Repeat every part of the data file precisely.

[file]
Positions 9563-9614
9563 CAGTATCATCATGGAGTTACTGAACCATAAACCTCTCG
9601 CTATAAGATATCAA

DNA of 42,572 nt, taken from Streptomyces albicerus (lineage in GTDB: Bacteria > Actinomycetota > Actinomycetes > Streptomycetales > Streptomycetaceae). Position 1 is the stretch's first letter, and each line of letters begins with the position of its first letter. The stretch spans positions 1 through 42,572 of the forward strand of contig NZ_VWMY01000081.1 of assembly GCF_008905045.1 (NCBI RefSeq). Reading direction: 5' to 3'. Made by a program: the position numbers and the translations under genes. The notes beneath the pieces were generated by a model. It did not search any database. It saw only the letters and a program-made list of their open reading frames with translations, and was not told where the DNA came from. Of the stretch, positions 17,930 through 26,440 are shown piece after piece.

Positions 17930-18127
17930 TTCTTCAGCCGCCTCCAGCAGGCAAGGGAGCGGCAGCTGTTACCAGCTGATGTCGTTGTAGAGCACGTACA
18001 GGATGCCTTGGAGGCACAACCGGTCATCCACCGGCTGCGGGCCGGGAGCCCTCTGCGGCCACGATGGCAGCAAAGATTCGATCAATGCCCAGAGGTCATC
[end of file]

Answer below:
Positions 9563-9614
9563 CAGTATCATCATGGAGTTACTGAACCATAAACCTCTCG
9601 CTATAAGATATCAA

DNA of 42,572 nt, taken from Streptomyces albicerus (lineage in GTDB: Bacteria > Actinomycetota > Actinomycetes > Streptomycetales > Streptomycetaceae). Position 1 is the stretch's first letter, and each line of letters begins with the position of its first letter. The stretch spans positions 1 through 42,572 of the forward strand of contig NZ_VWMY01000081.1 of assembly GCF_008905045.1 (NCBI RefSeq). Reading direction: 5' to 3'. Made by a program: the position numbers and the translations under genes. The notes beneath the pieces were generated by a model. It did not search any database. It saw only the letters and a program-made list of their open reading frames with translations, and was not told where the DNA came from. Of the stretch, positions 17,930 through 26,440 are shown piece after piece.

Positions 17930-18127
17930 TTCTTCAGCCGCCTCCAGCAGGCAAGGGAGCGGCAGCTGTTACCAGCTGATGTCGTTGTAGAGCACGTACA
18001 GGATGCCTTGGAGGCACAACCGGTCATCCACCGGCTGCGGGCCGGGAGCCCTCTGCGGCCACGATGGCAGCAAAGATTCGATCAATGCCCAGAGGTCATC